Archive | Morning Grumpy RSS feed for this section

The Morning Grumpy – 1/25/13

25 Jan

All the news, views, and filtered excellence fit to consume during your morning grumpy.

bacon_flowchart

1. There still seems to be a bit of confusion amongst the populace about the Federal Debt Limit. What is it? Why has raising it been a constant problem since Obama was elected? Who is at fault? Even though congress kicked the problem down the road another 3-6 months, it’s still a useful exercise to explain the subject to dummies.  And by dummies, I mean that racist uncle of yours who keeps sending you chain e-mails and goes to gun rallies with Rus Thompson and Dave DiPietro. CGPGrey is here to explain it for them. Real nice and simple.

This guy should receive an appointment to be “Federal Explainer-In-Chief”.

2. An informative, relevant, educative, and interesting look at the Manti Te’o story.

None of the news stories are commenting on the fact that Manti Te’o is Samoan. The reporters are wondering whether he was truly hoaxed, or whether he was complicit. Why didn’t he ever insist on visiting his girlfriend in person? They had been in touch for four years after all – chatting by Facebook message, texting, calling each other on the phone. How could he not be a bit suspicious? But in wondering all these questions, they never ask what his cultural background might be – what ideas about truth and verification did he learn growing up in a Samoan migrant community, especially one that was so religious (in his case, Mormon)?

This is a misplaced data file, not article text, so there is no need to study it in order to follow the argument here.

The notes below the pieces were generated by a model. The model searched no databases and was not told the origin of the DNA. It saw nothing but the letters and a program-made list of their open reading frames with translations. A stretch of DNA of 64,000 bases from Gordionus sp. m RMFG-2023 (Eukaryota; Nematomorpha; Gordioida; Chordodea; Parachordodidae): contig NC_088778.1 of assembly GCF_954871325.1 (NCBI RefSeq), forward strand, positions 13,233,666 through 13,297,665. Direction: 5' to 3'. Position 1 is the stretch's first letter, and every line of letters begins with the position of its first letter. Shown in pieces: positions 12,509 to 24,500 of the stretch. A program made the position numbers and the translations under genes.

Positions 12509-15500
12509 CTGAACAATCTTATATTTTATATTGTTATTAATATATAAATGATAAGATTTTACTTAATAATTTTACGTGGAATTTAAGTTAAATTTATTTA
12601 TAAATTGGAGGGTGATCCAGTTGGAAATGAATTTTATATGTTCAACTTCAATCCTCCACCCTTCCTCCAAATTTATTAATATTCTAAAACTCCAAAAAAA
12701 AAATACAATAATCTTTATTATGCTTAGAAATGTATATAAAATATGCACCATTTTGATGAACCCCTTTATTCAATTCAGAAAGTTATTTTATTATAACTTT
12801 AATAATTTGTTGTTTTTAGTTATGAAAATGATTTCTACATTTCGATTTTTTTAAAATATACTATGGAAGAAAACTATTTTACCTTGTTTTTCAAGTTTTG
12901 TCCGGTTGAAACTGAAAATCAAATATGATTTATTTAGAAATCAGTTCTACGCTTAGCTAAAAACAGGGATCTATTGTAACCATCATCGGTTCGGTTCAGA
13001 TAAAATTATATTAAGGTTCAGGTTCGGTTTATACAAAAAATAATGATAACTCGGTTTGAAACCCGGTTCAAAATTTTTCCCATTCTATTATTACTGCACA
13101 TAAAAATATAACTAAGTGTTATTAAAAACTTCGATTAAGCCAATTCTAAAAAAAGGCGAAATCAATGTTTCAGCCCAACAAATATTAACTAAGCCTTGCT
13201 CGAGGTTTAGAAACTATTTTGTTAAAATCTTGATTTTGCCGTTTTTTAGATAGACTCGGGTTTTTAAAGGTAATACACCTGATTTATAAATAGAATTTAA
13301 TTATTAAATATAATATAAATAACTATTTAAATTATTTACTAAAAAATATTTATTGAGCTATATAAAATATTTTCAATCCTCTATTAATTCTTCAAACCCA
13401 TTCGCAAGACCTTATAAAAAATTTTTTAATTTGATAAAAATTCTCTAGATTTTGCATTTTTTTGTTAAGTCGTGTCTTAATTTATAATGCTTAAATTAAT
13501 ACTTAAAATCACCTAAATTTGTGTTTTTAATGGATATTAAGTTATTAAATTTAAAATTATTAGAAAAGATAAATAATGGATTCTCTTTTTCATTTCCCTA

So as an ethnographer of Samoan migrants, I want to say that I heard a number of stories that sound almost exactly like Manti Te’o’s story — naïve Christian golden boys who had been fooled by other Samoans pretending to be dewy-eyed innocents. Leukemia was even a theme, I guess Samoan pranksters keep turning to the same diseases over and over again. But I did this fieldwork before Facebook or cell phones, and even before email became all that widespread outside of college circles. All the stories I heard involved husky voices on telephones, and maybe a letter or two.

Like everyone else, I had fun with the Te’o story, but this article wraps some context around all the bizarre details.

3. More than 200,000 Florida voters were disenfranchised in the 2012 election due to long lines at polling places.

Analyzing data compiled by the Orlando Sentinel, Ohio State University professor Theodore Allen estimated last week that at least 201,000 voters likely gave up in frustration on Nov. 6, based on research Allen has been doing on voter behavior.

His preliminary conclusion was based on the Sentinel’s analysis of voter patterns and precinct-closing times in Florida’s 25 largest counties, home to 86 percent of the state’s 11.9 million registered voters.

“My gut is telling me that the real number [of voters] deterred is likely higher,” Allen said. “You make people wait longer, they are less likely to vote.”

Around the state, nearly 2 million registered voters live in precincts that stayed open at least 90 minutes past the scheduled 7 p.m. closing time, according to Sentinel analysis of voting data obtained from county elections supervisors. Of those, 561,000 voters live in precincts that stayed open three extra hours or longer.